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The Emancipation Proclamation

The territory that came to be known as the United States supported their economy with the labor of enslaved people starting about 1619. It took over 200 years and a country in turmoil to make progress toward ending this form of oppression.

President Abraham Lincoln issued the Emancipation Proclamation on January 1, 1863, as the nation approached its third year of bloody civil war. The proclamation declared “that all persons held as slaves” within the rebellious states “are, and henceforward shall be free.”

Despite this expansive wording, the Emancipation Proclamation was limited in many ways. It applied only to states that had seceded from the United States, leaving slavery untouched in the loyal border states. It also expressly exempted parts of the Confederacy that had already come under Northern control. Most importantly, the freedom it promised depended upon the Union’s military victory. Although the Emancipation Proclamation did not end slavery in the entire nation, it fundamentally transformed the character of the war. After January 1, 1863, every advance of federal troops expanded the domain of freedom. Moreover, the Proclamation announced the acceptance of Black men into the Union Army and Navy, enabling the liberated to become liberators. By the end of the war, almost 200,000 Black soldiers and sailors had fought for the Union and freedom.

The Origin of Juneteenth

On June 19, 1865, General Gordon Granger arrived in Galveston, Texas, with an announcement: Enslaved people there were free. He brought militia with him to support the proclamation. Later that year, the 13th Amendment to the Constitution was passed into law to officially abolish the practice of slavery after nearly 250 years of it in the United States. Even after passage, the law often had to be enforced in many former slave states by federal agents.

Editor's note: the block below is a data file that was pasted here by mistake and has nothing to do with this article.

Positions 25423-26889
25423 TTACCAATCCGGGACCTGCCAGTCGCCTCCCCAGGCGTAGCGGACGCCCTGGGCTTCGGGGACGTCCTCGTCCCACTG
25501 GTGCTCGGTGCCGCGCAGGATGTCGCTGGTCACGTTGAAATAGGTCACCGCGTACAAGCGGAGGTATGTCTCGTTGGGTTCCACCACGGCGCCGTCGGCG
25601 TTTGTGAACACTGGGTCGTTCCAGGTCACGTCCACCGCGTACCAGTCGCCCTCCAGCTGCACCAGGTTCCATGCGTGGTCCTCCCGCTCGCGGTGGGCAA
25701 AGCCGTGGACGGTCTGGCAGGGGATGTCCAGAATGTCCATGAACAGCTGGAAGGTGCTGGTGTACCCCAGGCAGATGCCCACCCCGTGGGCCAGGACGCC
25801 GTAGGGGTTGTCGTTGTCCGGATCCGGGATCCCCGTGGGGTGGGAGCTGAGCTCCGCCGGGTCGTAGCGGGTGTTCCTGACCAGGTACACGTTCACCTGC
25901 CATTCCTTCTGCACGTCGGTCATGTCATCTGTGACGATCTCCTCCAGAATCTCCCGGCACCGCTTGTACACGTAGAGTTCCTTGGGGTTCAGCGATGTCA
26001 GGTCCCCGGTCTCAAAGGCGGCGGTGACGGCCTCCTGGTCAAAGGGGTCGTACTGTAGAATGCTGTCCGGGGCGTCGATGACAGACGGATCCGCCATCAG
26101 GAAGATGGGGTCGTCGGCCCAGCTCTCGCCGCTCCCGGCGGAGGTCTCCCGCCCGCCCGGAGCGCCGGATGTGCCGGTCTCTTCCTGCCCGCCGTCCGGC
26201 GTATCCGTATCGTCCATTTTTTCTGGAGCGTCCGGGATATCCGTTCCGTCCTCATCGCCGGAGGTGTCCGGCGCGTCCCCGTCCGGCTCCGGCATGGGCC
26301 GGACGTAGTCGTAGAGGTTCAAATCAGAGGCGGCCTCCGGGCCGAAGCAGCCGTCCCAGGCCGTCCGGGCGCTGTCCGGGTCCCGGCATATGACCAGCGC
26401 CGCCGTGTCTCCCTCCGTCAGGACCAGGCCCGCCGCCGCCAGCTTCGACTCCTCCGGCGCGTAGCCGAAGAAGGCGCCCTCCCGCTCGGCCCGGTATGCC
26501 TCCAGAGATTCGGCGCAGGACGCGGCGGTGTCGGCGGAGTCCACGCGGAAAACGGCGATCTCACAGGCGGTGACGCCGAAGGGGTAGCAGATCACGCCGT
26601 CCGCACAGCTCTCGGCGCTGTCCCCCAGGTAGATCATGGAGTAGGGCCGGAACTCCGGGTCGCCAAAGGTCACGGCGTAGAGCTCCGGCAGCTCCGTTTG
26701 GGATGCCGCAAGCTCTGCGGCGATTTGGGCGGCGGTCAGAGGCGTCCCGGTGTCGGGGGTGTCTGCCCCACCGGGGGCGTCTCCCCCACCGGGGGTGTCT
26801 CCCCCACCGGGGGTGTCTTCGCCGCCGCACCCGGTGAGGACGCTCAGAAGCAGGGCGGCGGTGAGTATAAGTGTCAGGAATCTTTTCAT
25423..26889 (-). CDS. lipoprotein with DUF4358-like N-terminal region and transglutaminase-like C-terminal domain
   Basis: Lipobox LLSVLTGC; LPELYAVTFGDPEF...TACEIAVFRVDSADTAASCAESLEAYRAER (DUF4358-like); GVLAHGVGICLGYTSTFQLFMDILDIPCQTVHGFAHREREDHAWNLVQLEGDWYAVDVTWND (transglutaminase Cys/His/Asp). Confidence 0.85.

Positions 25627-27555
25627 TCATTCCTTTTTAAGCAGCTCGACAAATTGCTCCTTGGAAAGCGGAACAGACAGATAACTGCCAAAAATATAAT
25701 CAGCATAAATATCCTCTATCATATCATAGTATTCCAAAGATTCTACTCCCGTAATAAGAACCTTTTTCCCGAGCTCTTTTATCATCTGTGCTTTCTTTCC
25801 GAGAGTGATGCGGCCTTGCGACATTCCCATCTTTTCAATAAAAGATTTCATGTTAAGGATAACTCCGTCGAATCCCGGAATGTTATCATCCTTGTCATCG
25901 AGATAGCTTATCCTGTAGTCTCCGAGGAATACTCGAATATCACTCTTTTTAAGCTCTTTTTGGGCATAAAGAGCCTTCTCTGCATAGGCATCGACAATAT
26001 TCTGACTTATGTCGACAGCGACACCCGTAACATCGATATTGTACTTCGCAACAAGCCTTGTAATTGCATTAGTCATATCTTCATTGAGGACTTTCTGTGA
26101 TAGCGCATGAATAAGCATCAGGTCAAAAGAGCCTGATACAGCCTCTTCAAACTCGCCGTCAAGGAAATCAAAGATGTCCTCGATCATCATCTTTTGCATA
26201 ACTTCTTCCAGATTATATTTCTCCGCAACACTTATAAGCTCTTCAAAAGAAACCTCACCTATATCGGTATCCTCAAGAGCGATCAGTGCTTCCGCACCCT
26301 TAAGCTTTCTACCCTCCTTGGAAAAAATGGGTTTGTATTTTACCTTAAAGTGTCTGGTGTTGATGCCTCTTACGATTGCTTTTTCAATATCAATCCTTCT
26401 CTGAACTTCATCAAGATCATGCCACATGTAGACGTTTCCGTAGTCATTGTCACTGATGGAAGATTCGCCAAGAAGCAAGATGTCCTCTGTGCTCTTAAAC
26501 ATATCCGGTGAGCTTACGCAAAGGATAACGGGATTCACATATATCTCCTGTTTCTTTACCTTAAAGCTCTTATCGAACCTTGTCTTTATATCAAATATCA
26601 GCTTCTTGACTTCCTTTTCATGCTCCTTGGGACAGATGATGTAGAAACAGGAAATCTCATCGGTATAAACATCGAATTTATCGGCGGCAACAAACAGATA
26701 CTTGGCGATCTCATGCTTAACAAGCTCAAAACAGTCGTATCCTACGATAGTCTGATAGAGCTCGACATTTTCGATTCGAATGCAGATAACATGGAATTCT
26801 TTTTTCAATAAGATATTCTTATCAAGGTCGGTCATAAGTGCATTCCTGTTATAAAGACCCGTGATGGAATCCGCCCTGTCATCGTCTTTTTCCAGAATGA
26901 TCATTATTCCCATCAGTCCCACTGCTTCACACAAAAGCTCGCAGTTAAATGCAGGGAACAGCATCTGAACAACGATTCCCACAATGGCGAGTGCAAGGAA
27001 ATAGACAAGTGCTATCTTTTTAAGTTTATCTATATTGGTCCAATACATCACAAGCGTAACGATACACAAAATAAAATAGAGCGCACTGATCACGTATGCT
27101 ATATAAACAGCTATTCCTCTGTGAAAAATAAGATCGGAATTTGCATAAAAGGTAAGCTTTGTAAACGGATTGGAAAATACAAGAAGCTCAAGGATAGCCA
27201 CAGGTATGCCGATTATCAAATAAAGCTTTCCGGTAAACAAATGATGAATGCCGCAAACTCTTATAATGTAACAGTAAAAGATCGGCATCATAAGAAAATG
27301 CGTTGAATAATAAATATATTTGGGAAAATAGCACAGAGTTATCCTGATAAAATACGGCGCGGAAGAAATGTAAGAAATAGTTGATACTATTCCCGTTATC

Following Granger’s announcement, newly freed Black people around Texas organized and purchased park land for annual celebrations of “Juneteenth,” a blending of the month and day of Granger’s news. The Emancipation Proclamation acknowledged for the first time that formerly enslaved people had “absolute equality of personal rights and rights of property,” so having a place set aside to celebrate their freedom was a powerful symbol of their rightful status.

From Celebration to Official Holiday

In 2021, President Biden signed legislation establishing Juneteenth as a new federal holiday commemorating the end of slavery. Meanwhile, Washington State already had a record of recognizing this historical milestone.

On June 19, 1890, African American families from Seattle and Tacoma gathered in Kent to celebrate for the first time the adoption of the 13th, 14th, and 15th Amendments to the United States Constitution, which ended the slavery of, established citizenship rights for, and enfranchised persons of color. Sponsored by the Sons of Enterprise, this celebration was the first known Pacific Northwest observance of Juneteenth.

In 2020, our City of Kenmore proclaimed June 19 as a day to celebrate Juneteenth. In 2021, Washington Governor Jay Inslee signed a measure making Juneteenth a legal state paid holiday, starting this year, in June 2022. More recently, in March 2022, the City of Seattle finalized Juneteenth as a paid city holiday.

Over the years, June 19 has been celebrated as Freedom Day, Jubilee Day, Liberation Day, Emancipation Day, Black Independence Day, and National Independence Day, but is now almost universally known as Juneteenth.

Sources: National Archives: The Emancipation Proclamation, History Link:, City of Kenmore Juneteenth Proclamation

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